This use of the word “way” reminds one of the Lord’s promise in Isaiah 48:9-11, and probably also of the Council assignment to John in Isaiah 40:3.

In the 24th Psalm, the way is the rout followed by the procession through the gates of the city, through the gates of the temple precinct, through the gates of the temple itself, through the veil, and into the Holy of Holies. At each of those four stations, one may say, symbolically the Lord is there. But in the last, in the final analysis, he employs no servant there. He guards the way to the most holy place, “and there is none other way save it be by the gate; for he cannot be deceived, for the Lord God is his name.” If “name” means here what it means elsewhere, it is the only key which gives one access through the veil and into the presence of God.

Jacob’s next phrase “And whoso knocketh, to him will he open;” calls to mind the Saviour’s words in the Sermon on the Mount which he also spoke to the people in America: “Ask, and it shall be given unto you; seek, and ye shall find; knock, and it shall be opened unto you. For every one that asketh, receiveth; and he that seeketh, findeth; and to him that knocketh, it shall be opened.” Here again, we seem to be at the gate or the veil which leads into the presence of God, and to the Holy of Holies of Solomon’s Temple.

Once again Jacob calls upon the idea in the 24th Psalm which asserts that those who may go through the gates are those who, after having been ceremonially washed, and given a pure heart, have not elevated themselves by vain things. (“He that hath clean hands, and a pure heart; who hath not lifted up his soul unto vanity, …”) Jacob’s words are more explicit, and precisely to the point: “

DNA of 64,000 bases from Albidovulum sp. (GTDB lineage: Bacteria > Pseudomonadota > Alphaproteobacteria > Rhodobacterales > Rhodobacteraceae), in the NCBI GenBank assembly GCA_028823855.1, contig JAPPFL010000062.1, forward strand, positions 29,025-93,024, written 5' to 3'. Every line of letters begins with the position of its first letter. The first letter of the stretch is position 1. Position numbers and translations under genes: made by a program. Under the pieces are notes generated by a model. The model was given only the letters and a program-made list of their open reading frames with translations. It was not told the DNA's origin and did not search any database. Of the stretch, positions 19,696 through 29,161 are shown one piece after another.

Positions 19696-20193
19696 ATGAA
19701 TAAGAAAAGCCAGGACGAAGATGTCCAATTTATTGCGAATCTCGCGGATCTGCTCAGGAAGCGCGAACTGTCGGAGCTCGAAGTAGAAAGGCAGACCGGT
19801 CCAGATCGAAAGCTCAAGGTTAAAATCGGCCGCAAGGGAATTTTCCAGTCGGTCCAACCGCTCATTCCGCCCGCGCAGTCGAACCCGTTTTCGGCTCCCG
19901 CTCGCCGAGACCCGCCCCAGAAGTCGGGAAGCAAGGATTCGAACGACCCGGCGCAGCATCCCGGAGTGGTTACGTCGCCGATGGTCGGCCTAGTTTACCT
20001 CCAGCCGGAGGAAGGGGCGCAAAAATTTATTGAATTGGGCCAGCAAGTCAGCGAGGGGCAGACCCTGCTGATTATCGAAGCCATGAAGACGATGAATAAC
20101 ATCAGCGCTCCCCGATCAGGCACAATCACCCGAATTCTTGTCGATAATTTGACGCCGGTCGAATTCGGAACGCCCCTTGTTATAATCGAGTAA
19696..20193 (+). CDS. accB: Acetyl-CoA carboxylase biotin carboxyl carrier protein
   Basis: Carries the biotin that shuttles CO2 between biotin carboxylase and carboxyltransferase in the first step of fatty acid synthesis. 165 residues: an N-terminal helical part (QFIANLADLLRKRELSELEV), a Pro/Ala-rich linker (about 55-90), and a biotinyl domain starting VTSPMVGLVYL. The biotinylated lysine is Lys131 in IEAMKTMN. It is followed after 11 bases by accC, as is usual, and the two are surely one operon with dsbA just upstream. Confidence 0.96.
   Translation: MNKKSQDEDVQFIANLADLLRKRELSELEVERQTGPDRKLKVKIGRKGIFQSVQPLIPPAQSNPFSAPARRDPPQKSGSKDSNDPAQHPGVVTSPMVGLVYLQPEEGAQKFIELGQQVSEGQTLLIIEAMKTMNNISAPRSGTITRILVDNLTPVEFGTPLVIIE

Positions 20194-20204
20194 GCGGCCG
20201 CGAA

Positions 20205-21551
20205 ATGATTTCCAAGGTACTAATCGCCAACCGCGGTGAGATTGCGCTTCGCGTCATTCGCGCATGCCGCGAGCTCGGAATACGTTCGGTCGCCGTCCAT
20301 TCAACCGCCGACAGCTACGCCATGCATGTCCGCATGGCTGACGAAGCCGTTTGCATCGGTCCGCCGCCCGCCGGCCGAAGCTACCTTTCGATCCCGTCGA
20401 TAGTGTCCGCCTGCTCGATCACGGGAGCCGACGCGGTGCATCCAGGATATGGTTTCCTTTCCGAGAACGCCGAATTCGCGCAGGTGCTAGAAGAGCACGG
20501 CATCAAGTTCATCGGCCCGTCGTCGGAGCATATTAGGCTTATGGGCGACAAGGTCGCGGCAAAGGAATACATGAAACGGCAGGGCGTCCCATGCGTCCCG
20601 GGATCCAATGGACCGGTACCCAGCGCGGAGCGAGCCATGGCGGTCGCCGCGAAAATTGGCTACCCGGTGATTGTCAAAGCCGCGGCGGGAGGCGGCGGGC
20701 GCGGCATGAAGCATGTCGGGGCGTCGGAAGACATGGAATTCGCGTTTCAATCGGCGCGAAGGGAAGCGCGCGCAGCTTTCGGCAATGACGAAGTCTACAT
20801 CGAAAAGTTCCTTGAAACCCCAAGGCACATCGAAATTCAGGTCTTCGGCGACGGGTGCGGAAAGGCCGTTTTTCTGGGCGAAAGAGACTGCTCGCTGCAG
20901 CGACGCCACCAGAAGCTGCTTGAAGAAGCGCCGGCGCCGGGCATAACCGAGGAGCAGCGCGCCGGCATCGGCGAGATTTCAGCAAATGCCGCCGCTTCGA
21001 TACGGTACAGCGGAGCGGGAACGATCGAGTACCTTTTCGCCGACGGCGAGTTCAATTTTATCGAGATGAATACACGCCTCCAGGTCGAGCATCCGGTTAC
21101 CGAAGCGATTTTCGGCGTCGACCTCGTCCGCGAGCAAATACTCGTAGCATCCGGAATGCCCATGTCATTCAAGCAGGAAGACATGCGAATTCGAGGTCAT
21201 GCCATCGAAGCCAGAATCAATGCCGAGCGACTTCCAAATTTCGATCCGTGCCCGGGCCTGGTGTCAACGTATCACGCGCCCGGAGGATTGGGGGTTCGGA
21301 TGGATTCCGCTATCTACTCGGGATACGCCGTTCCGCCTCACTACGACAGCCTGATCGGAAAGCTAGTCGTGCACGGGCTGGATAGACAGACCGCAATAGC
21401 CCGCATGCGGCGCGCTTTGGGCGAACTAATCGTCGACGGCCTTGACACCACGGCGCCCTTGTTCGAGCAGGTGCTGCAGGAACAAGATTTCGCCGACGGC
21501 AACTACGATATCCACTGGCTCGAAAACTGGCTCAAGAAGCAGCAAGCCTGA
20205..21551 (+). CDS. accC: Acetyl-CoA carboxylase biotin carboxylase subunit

42   …and the wise, and the learned, and they that are rich, who are puffed up because of their learning, and their wisdom, and their riches–yea, they are they whom he despiseth; and save they shall cast these things away, and consider themselves fools before God, and come down in the depths of humility, he will not open unto them.

Jacob’s final words in this chapter confirm and magnify the temple context of Jacob’s sermon. He speaks of hidden things — and they are hidden, have been hidden from the foundation of the

world, and ever will be. But what he speaks of as hidden is neither the sequence of the path nor the coronation beyond the veil. Rather it is the eternal consequence of that coronation. He promised:

43   But the things of the wise and the prudent shall be hid from them forever–yea, that happiness which is prepared for the saints.

Jacob’s word’s are more than just a challenge, more even, than just a threat, they are a promise of the happiness one can only know when one has walked the full length of the “path” and entered into the Holy of Holies of Solomon’s Temple.